The Hua Hin Music Scene, Part 2: Jazz Music in Hua Hin

In Thailand, Hua Hin is sometimes called “Jazz City”, principally because of the annual Hua Hin International Jazz Festival and also because of the residence in Hua Hin of King Bhumipol Adulyadej, the worlds only jazz-musician/monarch. At the time the Jazz City title was bestowed it was a bit ironic, as outside of the 3 days of the festival it was actually quite hard to find jazz anywhere in Hua Hin. Even with a flashlight!

All that has changed. Hua Hin still cannot be compared to New York, Chicago, Copenhagen or any of the major jazz centers in the West, but it does boast a lively and growing scene of local Thai and international players of jazz and jazz-flavored music.

The Hua Hin Jam Scene

The most unusual aspect of Hua Hin’s jazz music scene is the public open-jam sessions that enliven the high season. From December until early April, Hua Hin enjoys a major influx of seasonal residents from the countries of Northern Europe, particularly Scandinavia. These ‘snowbird’ include a number of professional and non-professional musicians, many of them quite skilled.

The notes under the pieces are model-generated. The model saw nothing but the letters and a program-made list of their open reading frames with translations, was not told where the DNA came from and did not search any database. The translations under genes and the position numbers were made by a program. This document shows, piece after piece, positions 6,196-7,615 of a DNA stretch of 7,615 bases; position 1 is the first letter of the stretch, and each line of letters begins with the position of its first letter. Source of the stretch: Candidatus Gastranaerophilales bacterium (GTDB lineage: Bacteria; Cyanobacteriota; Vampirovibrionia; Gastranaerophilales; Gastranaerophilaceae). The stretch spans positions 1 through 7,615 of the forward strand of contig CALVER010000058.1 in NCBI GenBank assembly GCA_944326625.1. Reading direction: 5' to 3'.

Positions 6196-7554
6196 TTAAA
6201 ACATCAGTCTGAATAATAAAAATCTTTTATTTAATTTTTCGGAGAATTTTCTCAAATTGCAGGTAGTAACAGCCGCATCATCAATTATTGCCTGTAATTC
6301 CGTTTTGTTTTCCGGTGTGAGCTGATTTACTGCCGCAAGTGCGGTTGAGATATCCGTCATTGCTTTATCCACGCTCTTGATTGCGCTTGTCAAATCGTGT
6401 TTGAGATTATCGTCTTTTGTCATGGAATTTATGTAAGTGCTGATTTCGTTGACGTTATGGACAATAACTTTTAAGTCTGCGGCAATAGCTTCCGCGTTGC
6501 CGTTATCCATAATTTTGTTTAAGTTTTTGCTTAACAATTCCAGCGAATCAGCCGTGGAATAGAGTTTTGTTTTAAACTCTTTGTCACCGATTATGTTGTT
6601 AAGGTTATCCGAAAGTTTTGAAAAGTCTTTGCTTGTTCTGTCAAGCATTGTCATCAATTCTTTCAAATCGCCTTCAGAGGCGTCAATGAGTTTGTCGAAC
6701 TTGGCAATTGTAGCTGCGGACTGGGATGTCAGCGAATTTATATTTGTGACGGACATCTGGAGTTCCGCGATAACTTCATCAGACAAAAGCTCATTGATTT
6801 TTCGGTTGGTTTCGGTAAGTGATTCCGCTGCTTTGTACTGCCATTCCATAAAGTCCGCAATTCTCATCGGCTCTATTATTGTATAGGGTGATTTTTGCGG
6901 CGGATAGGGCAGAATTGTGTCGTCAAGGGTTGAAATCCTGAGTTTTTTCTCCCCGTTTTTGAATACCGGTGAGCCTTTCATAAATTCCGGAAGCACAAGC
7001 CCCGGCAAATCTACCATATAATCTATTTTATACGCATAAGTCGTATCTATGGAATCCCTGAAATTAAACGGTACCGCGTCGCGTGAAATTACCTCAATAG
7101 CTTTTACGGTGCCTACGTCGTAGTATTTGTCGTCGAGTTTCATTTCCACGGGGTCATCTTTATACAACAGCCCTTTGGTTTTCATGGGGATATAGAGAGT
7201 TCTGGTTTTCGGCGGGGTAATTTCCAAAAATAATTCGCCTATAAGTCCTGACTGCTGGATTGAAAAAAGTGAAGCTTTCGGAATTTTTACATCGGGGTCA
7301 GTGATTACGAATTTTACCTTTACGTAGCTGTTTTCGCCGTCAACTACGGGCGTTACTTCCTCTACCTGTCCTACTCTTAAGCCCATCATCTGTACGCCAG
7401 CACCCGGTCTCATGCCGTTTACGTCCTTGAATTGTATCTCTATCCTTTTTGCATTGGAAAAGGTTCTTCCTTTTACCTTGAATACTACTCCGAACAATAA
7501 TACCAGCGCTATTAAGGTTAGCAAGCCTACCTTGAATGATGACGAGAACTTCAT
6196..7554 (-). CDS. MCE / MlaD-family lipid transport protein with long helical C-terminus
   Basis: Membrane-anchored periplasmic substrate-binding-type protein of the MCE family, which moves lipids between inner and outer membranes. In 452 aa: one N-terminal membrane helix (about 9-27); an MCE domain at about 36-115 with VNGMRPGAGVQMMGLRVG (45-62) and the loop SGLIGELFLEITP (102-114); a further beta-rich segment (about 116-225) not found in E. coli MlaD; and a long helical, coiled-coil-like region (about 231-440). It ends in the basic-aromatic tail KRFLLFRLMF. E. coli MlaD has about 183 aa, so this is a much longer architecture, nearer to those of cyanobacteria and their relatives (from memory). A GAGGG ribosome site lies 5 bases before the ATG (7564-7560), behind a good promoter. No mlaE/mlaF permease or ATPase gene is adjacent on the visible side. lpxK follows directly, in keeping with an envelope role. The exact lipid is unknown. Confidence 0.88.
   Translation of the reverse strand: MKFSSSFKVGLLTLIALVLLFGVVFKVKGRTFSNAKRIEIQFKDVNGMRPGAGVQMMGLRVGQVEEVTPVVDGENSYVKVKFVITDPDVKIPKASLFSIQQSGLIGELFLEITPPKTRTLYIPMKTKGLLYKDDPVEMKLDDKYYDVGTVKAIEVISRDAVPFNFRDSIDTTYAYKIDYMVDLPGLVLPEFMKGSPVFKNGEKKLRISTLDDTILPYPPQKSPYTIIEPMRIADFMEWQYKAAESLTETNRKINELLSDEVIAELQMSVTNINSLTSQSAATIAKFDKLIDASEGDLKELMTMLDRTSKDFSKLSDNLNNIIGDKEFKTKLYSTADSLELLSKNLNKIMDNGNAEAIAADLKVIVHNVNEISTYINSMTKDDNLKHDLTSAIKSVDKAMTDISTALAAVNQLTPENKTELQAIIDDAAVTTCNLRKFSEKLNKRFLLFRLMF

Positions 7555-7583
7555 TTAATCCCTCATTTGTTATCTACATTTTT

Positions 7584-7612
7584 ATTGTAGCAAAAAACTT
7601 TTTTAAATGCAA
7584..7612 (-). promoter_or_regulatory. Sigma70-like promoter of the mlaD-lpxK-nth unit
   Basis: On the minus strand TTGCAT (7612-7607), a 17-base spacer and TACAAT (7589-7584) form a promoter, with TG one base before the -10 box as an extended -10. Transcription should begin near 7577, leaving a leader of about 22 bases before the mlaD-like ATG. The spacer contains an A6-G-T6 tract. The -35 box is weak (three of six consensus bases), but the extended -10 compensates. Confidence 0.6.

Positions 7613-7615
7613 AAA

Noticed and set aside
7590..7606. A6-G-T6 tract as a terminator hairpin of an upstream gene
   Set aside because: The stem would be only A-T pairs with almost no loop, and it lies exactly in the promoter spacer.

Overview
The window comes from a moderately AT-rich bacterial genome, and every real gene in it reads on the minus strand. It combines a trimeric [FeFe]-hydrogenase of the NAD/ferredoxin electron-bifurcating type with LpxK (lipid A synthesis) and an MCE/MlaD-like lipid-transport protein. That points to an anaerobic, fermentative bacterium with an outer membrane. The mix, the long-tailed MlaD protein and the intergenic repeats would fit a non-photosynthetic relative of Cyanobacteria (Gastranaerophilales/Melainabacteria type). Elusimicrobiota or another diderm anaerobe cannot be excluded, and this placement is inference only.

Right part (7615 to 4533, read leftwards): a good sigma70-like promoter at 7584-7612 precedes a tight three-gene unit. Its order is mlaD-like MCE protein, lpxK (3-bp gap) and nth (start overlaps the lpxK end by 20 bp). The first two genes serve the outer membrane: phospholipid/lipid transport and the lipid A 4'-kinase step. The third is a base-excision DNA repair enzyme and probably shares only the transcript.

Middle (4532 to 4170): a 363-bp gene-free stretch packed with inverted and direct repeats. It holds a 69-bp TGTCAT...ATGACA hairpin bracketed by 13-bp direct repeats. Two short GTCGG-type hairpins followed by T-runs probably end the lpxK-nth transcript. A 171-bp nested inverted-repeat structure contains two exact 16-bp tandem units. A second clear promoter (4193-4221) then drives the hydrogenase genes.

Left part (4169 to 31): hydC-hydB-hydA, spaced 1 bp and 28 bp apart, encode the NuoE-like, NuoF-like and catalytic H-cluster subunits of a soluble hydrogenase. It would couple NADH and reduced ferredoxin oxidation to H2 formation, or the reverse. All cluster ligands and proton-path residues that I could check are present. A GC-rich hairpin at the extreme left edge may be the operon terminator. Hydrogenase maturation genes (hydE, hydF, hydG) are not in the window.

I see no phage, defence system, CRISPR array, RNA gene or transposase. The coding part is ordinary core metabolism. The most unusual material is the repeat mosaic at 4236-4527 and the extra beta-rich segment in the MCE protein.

The custom has been established for certain restaurants and clubs to invite both resident and seasonal musicians to join together on a particular night of the week to enjoy with each other and to entertain the audience. These sessions have become immensely popular, to the point that people must arrive early get a seat. However, the scene is quite seasonal. When the warmer weather arrives in Europe (and Hua Hin get too hot and steamy), most of the musicians and the audience hightail it to their home countries and we have to make do here until the winter brings them all flocking back.

The granddaddy of these jam venues is Ray’s Place Restaurant, located on the corned of Sra Song Road and Amnuaysin Road, one block South of the central Night Market and one block West of Petchkasem Road. In high season, Ray’s hosts jam sessions twice a week to accomodate the crowds. Monday night is the ‘anchor’ session. When things get really busy, Thursday nights are added to catch the spillover. The Thursday night sessions are also traditionally a little more relaxed and afford a for the players to stretch out. Music begins around 8pm and goes to 11pm. In mid-season, you will want to reserve a table and/or come early.

This past year, one of the musicians from the Ray’s jams opened his own place. Chez LouLou has jams on Wednesday nights (in high season). Chez LouLou is located near the train station, next to the 7-11 store. On jam nights you can’t miss it, as the session is held in the parking area.

In Cha-Am, Baan Chang, owned by prominent Norwegian pianist Nissa Nyberget, offers shows every night. Sunday night is jam night at Baan Chang, drawing an audience and roster of musicians that is heavily Scandinavian. These seasons are very lively, with Mr. Nissa encouraging musician and listener alike. Good stuff! Baan Chang is located on Soi 8 North in Cha-Am, just off the beach.

The Jazz Train